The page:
When Jesus calmed the Sea, he understood the future of his beloved disciples. In less than three years, their lives would change dramatically. They would need to be able to recall power, such as that demonstrated on the Sea, to help them navigate many frightening situations.

     I can imagine sometime later. The same friends, sitting around an evening fire, discussing and strategizing dire conditions faced by the early Christian church. I can almost hear one say, “Hey, guys, remember that time on the Sea when Jesus calmed the raging storm. Don’t you think if he saved us then, he’s able to help us now?”

     Here’s a truth I’ve learned when I’m on the other side of a particularly tumultuous life season. Even though I may never know “why” God allowed me to go through a painful situation, always, I catch glimpses of divine grace and goodness, and my faith expands.

     Like the disciples, I believe increasingly:

          despite future storms, I’ll be given the help I need to keep following;

               Jesus’ power is beyond my comprehension; and

                    God—Father, Son and Spirit—is trustworthy.

May you be blessed with grace, mercy and peace through any storm…

Sue Reeve

50 – A Big Deal

     Sue’s Note: If you live in Coeur d’ Alene and read the Coeur d’Alene Press, you may have already read today’s guest post, written by a dear friend, Dr. Will Goff, and recently published in the Press.

      My husband and I met Will and his wife Cindy when they visited a small group we were hosting. Almost immediately, we forged a friendship with this impressive couple.

      Will and Cindy are passionate about marriage—their own and others. They’ve been instrumental in helping countless couples reassess their marriages, and I can only imagine how many families have been spared the pain of living with marital conflict or the devastation of divorce because of our friends’ influence.

      I know you’ll enjoy today’s guest post. Thank you, Will, for sharing generously with us, and CONGRATULATIONS to you and Cindy on a very “BIG deal!”

     50 – A Big Deal

     By Will Goff, Ph.D.

     So, what’s up with the number 50? Have you ever contemplated that question? Am I the only person quirky enough to consider this? It is sort of a cool number. Did you know that 50 is the sum of three square numbers: 32 + 42 + 52 = 9 + 16 + 25 = 50.

     A polygon of 50 sides is a pentacontagon and is practically indistinguishable from a circle. I could go on with interesting mathematical phenomena associated with the number 50 but I don’t want to bore you.

     Did you know that every country has a currency denominated in 50 units?

     There are 50 chapters in the book of Genesis in the Bible, and there are of course 50 states in the USA.

     In our culture, a person less than 12 is considered a child; between 12 and 20, an adolescent; between 20 and 40, a young adult. But, when a person reaches 50 we tend to believe that full adulthood has been reached.

     I must admit however, that these “norms” seem to be changing. It appears that children are forced to grow up faster than what is healthy. Perhaps this accounts, at least partially, for a rather new phenomenon termed “extended adolescence.” This term is used to describe kids remaining with and dependent on parents well past 20.

     What effect is this having on adults? Are we young adults longer or mature adults sooner? Another relatively recent phrase describing adulthood is, “60 is the new 50.” I am flummoxed! Does this mean that we are not considered full adults now until 60?

     Oh well, that particular issue really doesn’t matter to me now that I am 70. I am old enough to begin pontificating on topics like this. I have been around long enough to have experienced good, bad and ugly, giving me license to comment on these issues. I admit up front that this essay represents my “opinion.” I am not claiming that it is truth, but ………..just think about it. I apologize. I digressed.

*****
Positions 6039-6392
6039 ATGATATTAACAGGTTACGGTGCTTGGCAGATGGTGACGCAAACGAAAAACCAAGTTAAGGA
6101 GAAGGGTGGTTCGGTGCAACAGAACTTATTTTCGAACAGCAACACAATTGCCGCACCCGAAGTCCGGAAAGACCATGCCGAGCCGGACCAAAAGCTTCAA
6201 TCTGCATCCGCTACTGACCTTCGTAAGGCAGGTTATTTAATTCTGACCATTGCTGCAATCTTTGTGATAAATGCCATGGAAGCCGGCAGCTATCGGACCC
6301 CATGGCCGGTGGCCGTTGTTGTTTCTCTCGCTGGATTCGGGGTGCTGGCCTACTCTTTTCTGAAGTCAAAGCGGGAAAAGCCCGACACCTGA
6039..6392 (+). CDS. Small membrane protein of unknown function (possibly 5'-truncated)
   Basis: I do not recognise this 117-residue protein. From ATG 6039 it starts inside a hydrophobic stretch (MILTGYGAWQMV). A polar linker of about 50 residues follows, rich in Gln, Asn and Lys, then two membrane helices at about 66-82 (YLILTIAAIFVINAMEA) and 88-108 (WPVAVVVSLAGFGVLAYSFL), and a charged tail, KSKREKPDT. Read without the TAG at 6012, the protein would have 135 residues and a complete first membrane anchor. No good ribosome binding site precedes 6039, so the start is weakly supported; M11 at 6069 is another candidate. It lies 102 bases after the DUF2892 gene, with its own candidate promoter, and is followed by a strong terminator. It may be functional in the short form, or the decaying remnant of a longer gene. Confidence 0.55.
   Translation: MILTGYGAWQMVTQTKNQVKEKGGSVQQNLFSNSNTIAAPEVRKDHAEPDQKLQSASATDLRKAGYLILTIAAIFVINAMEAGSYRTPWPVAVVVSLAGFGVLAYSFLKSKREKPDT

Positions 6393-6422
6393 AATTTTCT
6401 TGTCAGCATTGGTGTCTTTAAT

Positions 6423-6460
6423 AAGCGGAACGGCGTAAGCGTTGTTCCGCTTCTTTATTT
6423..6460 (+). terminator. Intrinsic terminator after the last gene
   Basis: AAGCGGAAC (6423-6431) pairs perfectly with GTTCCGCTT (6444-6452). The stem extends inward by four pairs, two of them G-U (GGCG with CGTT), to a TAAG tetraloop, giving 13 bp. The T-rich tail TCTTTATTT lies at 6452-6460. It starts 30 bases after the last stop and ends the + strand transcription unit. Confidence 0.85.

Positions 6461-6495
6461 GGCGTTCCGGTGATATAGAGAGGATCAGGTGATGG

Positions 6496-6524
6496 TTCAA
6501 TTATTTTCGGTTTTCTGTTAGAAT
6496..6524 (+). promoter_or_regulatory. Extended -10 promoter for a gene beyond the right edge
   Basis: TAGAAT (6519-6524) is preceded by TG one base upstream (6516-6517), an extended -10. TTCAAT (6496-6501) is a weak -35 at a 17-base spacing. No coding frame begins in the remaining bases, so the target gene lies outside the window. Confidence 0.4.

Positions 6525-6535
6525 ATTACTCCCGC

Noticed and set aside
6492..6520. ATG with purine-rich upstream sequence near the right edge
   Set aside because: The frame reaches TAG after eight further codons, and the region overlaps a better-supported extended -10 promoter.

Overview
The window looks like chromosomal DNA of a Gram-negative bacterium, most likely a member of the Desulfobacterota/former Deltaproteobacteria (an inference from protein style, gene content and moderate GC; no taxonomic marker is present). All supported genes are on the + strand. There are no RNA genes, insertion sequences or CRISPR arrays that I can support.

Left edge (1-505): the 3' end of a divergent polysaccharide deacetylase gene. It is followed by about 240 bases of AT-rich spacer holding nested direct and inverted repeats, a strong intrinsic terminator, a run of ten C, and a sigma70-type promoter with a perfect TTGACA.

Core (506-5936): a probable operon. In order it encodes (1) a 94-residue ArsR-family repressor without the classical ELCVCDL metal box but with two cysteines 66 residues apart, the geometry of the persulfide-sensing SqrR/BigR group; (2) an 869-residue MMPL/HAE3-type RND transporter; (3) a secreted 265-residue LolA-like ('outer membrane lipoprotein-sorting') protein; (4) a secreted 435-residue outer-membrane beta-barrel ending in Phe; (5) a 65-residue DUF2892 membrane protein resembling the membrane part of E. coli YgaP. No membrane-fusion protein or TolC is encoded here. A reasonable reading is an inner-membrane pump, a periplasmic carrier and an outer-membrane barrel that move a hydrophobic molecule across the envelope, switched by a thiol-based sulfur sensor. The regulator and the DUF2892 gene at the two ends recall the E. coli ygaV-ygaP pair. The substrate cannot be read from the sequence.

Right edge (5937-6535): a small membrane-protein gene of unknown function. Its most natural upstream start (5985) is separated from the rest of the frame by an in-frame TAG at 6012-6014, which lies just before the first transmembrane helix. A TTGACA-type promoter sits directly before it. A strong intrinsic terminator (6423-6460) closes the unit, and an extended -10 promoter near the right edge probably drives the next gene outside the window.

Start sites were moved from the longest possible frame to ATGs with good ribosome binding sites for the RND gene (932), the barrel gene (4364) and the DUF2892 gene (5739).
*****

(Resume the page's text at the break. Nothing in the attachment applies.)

My reason for thinking about 50 is that this year marks our 50th wedding anniversary. Cindy and I were married way back in 1968. That year is considered by many to be the turning point in our culture leading to the changes that I mentioned above and more. 50th wedding anniversaries before that time were considered a “big deal,” mainly because both partners were still alive! Celebrations were expected. Family and friends gathered to toast the couple, reminisce and wish them well. Their children were also contemplating last will and testimonies and nursing homes!

     Today, 50th wedding anniversaries have the potential to include many more couples due to better health and health care. Yet, the occurrence of these celebrations is rarer than ever. Not due to physical health issues primarily, but due to divorce.

     There are just not that many couples committing to a lifetime together. The vows typically including “for better or worse” are not considered a promise. For many reasons (a few for valid reasons) couples eventually split. Most of these reasons are connected to selfish attitudes and an unwillingness to work together to make the wedding dreams come true.

     It seems that when married couples realize marriage is more than the wedding, they flee rather than discover how two can become one. Cindy and I know this all too well. When things got tough, we divorced after 10 years of marriage and were apart for three years.

     We had TWO children at that time who both experienced this dysfunctional period in our lives. Now wait a minute, did you not say you were celebrating your 50th wedding anniversary? Yep. Due to a renewed faith in God, we both decided to renew our vows and consider them as a promise, “till death do we part!”

     Yes, we have experienced the good, the bad and the ugly, but as we kept, and continue to keep our focus on what God designed for marriage, we have experienced peace and joy. Our THREE kids are now all married and raising children of their own.

     Cindy’s and my hope for us, our kids, grand kids, etc, and for you the reader is that we all experience what God designed marriage to be. An earthly relationship to mimic what God wants as our relationship with Him- a growing day-by-day intimacy. This can only occur when a man and woman practice unselfish commitment to each other.

     As a result of these verities, Cindy and I now have the occasion to make 50 a “Big Deal”.